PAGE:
Type: Book
ISBN: 978-1-84950-534-5

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Article
Publication date: 13 November 2017

Mohd Tariq and Mohd Afaq Khan

Among various factors which help in shaping the attitude of consumers, religion and religiosity too play a vital role. This paper aims to inquire into the impact of…

Abstract

Purpose

Among various factors which help in shaping the attitude of consumers, religion and religiosity too play a vital role. This paper aims to inquire into the impact of religion and religiosity on the attitudes of Hindu and Muslim consumers of Northern India toward offensive advertising and the reasons which make the advertising offensive.

Design/methodology/approach

Responses regarding advertising of 11 controversial products and 7 reasons which make the advertising offensive were taken by distributing a questionnaire to a convenience sample of 250 university students of Northern India (comprising respondents from two major religions of India). Data were analyzed using descriptive statistics and t-test.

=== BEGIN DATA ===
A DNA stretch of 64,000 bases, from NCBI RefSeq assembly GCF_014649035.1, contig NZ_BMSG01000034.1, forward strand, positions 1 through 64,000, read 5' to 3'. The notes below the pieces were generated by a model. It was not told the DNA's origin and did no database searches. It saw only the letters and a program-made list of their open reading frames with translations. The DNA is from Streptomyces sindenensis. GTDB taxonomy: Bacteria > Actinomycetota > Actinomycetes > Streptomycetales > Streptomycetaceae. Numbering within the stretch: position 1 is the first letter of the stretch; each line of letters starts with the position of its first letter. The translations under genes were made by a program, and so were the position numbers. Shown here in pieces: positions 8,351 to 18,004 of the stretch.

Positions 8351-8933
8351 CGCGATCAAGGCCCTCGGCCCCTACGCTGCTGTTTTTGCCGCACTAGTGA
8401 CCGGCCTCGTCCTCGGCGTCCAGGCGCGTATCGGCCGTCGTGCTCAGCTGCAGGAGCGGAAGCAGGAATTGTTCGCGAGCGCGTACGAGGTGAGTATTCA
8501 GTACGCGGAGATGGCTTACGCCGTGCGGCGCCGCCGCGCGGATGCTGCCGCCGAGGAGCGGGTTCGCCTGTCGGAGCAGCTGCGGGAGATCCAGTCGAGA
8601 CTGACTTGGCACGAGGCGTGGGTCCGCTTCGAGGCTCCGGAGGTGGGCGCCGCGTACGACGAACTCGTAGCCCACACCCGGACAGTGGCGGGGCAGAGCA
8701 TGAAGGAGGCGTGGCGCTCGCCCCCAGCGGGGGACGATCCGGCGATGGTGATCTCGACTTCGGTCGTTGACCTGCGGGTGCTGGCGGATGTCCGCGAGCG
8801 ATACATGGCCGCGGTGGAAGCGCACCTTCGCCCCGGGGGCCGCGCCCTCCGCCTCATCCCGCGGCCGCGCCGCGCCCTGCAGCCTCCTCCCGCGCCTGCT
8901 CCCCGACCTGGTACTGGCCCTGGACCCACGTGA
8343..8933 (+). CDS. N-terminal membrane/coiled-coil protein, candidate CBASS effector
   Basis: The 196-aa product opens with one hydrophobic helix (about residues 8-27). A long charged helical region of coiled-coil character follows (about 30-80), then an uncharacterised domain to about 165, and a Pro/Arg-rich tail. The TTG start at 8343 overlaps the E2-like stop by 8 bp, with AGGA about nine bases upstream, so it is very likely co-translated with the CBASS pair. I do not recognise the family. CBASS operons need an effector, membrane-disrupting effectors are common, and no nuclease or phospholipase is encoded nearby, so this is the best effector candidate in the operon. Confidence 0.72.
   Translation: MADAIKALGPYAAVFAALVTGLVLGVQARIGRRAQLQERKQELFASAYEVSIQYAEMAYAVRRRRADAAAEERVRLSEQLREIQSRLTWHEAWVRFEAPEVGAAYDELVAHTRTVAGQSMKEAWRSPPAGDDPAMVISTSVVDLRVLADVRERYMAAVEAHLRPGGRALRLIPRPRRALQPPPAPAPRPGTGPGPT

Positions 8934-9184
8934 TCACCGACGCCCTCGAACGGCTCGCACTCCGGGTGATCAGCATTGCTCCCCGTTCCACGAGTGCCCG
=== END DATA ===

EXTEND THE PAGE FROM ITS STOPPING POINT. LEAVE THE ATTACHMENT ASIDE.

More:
Findings

The findings confirmed that there is a significant difference in the attitude of consumers on the basis of religion and religiosity.

Research limitations/implications

As the study is conducted only in Northern India, findings generated through this may lack generalizability. Other limitations include small sample size and use of convenience sampling. Different sects under religion must be particularly studied.

Practical implications

Advertisers should consider religious sentiments of consumers into account to make advertisements more appealing to consumers.

Originality/value